The Saddest Story

Teddy Locsin, Jr.


Teddy Locsin, Jr. discovers that while it’s too early to call Liz Jensen’s new novel perfect, it is definitely the saddest story he’s ever read

FORD Madox Ford opens his novel, The Good Soldier, about the infidelity of a perfect English couple, with the now most famous first line of any novel: “This is the saddest story I have ever heard.” (Although David Copperfield’s “I am born” is strong competition.) Critics hailed it as the best French novel written in English. I think Liz Jensen just snatched that dolorous honor with her newest novel, The Uninvited. It is also a near perfect piece of prose. I say “near” because it is possible I may stumble on a better one but I cannot imagine how.

The writing is clean. It achieves a startling clarity, in the course, unraveling the most obscure and impenetrable theme, creating the appropriate indefinable dread. This is the sudden outbreak across the globe of children killing their parents, with kitchen knives, nail guns, or anything else that comes easily to hand for kids, such as the top of a long stairs from which they can push their parents down. Then there are parents claiming to have swallowed the spirits of malignant children who drive them to sabotage industries vital to the world economy and take their own lives afterward in the most gruesome fashion.

A management consultancy firm sends its best troubleshooter, a behavioral scientist gifted with autism to investigate the first case. His condition allows him to observe crowd behavior from the outside and spot the minutest detail in any situation, not missing a single one. Indeed, he has the gift of swiftly sizing up a situation, making instant connections and establishing illuminating associations between disparate events, even the most emotionally charged because it takes some time for him to react emotionally to anything.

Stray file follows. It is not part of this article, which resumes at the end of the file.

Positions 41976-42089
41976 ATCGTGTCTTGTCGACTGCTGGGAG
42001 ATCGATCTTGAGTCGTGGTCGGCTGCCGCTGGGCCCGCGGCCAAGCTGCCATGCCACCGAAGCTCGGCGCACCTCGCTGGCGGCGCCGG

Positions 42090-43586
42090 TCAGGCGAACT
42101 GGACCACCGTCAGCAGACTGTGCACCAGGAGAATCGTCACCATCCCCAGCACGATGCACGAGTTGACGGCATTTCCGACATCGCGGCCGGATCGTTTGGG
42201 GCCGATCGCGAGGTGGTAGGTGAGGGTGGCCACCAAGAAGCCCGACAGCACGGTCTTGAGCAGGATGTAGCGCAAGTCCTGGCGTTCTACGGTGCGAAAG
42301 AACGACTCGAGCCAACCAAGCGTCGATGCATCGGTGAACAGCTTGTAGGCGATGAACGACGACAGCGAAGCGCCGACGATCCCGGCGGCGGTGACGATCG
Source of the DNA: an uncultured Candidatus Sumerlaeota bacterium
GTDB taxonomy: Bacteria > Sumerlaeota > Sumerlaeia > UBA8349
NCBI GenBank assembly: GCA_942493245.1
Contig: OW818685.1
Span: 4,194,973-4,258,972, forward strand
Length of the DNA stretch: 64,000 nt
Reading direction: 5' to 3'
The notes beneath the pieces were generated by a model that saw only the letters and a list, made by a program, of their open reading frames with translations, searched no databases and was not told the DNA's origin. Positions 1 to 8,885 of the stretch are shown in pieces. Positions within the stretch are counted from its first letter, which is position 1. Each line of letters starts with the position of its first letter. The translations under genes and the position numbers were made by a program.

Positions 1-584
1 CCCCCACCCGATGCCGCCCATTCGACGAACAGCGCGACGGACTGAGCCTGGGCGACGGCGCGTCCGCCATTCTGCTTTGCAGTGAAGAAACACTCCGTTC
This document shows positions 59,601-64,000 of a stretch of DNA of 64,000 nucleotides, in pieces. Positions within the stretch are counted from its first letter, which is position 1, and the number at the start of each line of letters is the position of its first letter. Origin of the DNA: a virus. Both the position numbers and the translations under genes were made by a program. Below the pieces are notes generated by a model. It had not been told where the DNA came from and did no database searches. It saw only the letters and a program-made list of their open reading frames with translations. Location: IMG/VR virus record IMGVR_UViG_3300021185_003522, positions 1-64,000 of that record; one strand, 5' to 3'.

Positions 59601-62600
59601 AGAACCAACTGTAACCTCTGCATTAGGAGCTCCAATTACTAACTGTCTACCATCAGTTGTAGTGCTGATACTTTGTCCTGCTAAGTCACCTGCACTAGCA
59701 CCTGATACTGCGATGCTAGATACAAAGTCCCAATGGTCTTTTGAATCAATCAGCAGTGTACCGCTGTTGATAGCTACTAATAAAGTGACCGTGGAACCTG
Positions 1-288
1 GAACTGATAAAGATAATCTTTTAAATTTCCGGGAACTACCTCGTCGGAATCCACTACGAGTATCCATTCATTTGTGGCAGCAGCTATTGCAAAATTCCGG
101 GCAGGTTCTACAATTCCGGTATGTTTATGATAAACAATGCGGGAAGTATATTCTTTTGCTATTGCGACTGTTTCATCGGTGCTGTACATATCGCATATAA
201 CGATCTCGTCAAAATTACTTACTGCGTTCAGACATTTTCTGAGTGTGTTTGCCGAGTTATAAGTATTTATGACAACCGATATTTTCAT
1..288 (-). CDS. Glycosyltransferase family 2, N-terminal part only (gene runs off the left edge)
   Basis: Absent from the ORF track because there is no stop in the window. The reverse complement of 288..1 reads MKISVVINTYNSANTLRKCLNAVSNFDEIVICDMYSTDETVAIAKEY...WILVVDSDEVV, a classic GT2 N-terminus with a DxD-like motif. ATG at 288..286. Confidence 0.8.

But he has one overwhelming emotion that never wanes but only grows when deprived of its object. He has an overwhelming caring love for his former girlfriend’s young son who displays the same symptoms of social withdrawal and isolation. The boy is equally drawn to him, even after he and his girlfriend part, until the day the boy attacks his mother.

I woke up at four in the morning after a short and fitful sleep. I tweeted friends that damn if a horror story had made it impossible for me to sleep. It had taken me two days to get almost to the end of what is really a short novel, which I bought at National Bookstore largely for the stark beauty of the binding, the elegance of the layout, the tastefulness of the font, and the high quality of the paper, which is so rarely used for books today. The English publisher is Bloomsbury.

I relished every sentence and never skipped a line. Not that you could because every sentence counts.  There is no fat to trim in the writing. By six in the morning I was coming to the end so I had to put down the book. Later in the day I read the remaining pages even more slowly, lingering over paragraphs, hesitant to get to the obvious end of it all.

It is not a horror story after all; rather is it the saddest I have read. But to get that reaction you would have to make the effort—which is small given the author’s talent—to get in the shoes of the autistic hero who, as I said, can instantly grasp everything yet he is incapable of seeing what it all means. It comes to him only at what is literally the end of the world yet also possibly the start of a better one.

His first reaction was the right one, in a way, that “hungry ghosts,” such as those the Chinese appease in the Ghost Month, are taking possession of children and pushing adults to destroy themselves. These are souls of the dead who have departed an evil world and the souls of those yet to be born into it and dread the prospect. But he keeps that thought in the back of his mind and tries to find a scientific explanation for the bizarre and soon pandemic occurrences.

This book also requires you to have cared for a child not your own but as if it was your own, and who is suddenly snatched from you or, in this case, suddenly withdraws into a world you cannot share with it, ever.

Without those two conditions you remain uninvited to enter this novel, which I shall put in the same bookshelf as other prized volumes, beside a signed edition of Finnegan’s Wake instead of in another library in another place where I keep thrillers and light pieces on demographics, logic, political economy and history because this is so much more than any of that.